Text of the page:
WARNING: When the company or individual is packed with bad wording.

Bad wording includes: 

• Misspellings

• Incorrect dates (Look at the footer of a website where it says ©)

• Badly written content

• Unprofessional content i.e. emoticons, !!!, ??? and swearing

• Typos everywhere

• URL website has spelling mistakes e.g. (Foerxtrading.com)

WHAT TO DO: This should be your judgement…

NOTE: I personally am sceptical whenever I see any of the above, even though I may make a typo or grammar mistake with my own content every now and then. 

Scam #10: 
The never-ending Facebook scams 

WARNING: When you see posts that offer you free signals, tools, get rich quick messages or advertising ploys that direct you to deposit money.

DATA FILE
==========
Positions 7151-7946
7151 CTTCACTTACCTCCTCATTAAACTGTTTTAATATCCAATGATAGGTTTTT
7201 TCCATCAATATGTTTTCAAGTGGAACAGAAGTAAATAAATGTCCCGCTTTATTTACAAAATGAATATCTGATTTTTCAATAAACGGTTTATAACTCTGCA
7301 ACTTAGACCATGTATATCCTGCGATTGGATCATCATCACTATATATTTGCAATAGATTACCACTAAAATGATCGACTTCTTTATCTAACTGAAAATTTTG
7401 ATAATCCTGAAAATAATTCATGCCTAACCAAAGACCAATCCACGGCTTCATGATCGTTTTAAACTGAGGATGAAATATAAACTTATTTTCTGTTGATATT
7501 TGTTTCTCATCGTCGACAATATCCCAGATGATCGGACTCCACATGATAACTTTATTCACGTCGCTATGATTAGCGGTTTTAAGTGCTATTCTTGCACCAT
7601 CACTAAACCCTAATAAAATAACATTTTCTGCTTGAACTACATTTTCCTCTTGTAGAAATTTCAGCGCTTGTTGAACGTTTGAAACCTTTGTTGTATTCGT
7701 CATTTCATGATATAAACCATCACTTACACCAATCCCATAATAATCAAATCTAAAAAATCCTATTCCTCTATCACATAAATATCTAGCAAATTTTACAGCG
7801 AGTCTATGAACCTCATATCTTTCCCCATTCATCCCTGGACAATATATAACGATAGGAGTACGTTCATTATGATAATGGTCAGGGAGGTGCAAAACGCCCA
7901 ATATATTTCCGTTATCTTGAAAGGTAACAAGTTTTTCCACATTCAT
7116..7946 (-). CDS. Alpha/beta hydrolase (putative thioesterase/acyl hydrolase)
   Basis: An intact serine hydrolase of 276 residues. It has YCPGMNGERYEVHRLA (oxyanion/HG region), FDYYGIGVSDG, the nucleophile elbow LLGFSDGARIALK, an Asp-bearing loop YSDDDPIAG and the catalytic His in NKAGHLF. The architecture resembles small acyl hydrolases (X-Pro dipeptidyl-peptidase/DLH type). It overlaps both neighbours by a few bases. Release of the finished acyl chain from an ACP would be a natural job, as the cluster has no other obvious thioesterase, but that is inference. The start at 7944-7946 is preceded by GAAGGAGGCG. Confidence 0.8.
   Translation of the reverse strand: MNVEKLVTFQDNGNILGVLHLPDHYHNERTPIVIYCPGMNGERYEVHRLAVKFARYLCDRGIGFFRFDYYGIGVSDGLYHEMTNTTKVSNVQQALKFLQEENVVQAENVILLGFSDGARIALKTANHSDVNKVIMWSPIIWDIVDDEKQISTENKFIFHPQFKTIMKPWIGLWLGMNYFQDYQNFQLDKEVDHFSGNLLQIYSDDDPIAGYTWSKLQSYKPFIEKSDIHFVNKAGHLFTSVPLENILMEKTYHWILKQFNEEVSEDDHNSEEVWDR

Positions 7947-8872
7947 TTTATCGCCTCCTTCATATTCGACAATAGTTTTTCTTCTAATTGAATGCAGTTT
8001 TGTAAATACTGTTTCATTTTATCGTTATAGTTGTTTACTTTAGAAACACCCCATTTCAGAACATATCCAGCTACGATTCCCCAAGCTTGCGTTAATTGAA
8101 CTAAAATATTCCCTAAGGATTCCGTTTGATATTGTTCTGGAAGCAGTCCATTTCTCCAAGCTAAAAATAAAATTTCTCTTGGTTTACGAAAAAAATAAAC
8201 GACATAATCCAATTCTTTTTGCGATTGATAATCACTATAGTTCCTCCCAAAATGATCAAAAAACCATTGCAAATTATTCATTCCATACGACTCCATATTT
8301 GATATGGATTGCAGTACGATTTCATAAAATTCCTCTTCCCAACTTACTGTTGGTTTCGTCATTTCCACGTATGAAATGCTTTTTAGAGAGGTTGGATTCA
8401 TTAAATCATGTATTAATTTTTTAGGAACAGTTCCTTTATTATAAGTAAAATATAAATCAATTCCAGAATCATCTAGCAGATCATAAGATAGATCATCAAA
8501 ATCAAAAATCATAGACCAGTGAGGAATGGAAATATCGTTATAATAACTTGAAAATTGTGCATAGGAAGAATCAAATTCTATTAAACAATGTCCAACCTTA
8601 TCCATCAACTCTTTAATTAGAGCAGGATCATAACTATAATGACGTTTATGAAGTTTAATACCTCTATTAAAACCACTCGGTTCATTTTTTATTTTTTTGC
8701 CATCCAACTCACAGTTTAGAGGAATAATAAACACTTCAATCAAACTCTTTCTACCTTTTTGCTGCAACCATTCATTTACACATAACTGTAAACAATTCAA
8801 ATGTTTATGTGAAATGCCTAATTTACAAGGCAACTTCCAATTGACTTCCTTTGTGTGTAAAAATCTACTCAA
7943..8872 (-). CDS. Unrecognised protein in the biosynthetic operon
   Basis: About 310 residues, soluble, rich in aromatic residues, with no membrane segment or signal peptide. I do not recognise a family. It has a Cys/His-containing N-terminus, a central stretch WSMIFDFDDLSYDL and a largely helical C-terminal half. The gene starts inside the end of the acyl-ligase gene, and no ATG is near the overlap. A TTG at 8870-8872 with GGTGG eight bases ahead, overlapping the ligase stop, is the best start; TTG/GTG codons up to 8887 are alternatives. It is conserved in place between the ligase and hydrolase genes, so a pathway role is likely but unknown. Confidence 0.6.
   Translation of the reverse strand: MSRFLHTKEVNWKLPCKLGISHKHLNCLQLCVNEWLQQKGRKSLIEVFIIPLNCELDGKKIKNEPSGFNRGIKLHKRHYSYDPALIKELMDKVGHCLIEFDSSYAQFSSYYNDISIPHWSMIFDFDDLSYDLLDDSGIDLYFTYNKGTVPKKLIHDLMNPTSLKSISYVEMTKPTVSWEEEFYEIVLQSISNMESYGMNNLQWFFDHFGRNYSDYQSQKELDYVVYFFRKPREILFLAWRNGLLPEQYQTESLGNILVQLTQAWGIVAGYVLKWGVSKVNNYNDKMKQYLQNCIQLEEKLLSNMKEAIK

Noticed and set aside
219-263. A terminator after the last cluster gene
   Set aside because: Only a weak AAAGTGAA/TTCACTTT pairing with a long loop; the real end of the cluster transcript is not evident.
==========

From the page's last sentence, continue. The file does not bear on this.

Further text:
You’ll see countless scams on a daily basis in Facebook groups and pages that will direct you away from them by sending messages such as: 

• “Inbox me”

• “Ask how”

• “Join our Telegram”

• “100% accurate signals”

• “Reply add”

• “Do you know you can make XXX amount of money”

• “Click this link”

• “Ask for more info”

• “Daily free signals”

• “Daily 200 – 500 pips”

• “Guaranteed results”

• “No scam”

WHAT TO DO: Do your thorough research and follow the above #3 step before making your decision.


#11: Trading software, robot or EA that guarantees a +70% win rate system.
#12: Fake Facebook profile name, picture with dodgy friends.
#13: Any product or service that promises “Zero-Risk”.
#14: Any notion that promises you riches quickly and tells you to trust them or take their word for it. 

Scam #15: ?


Trade well,

Timon Rossolimos

Founder, MATI Trader

PS: If you found this article helpful let me know by emailing timon@timonandmati.com or click here to let us know in our MATI Trader chat room.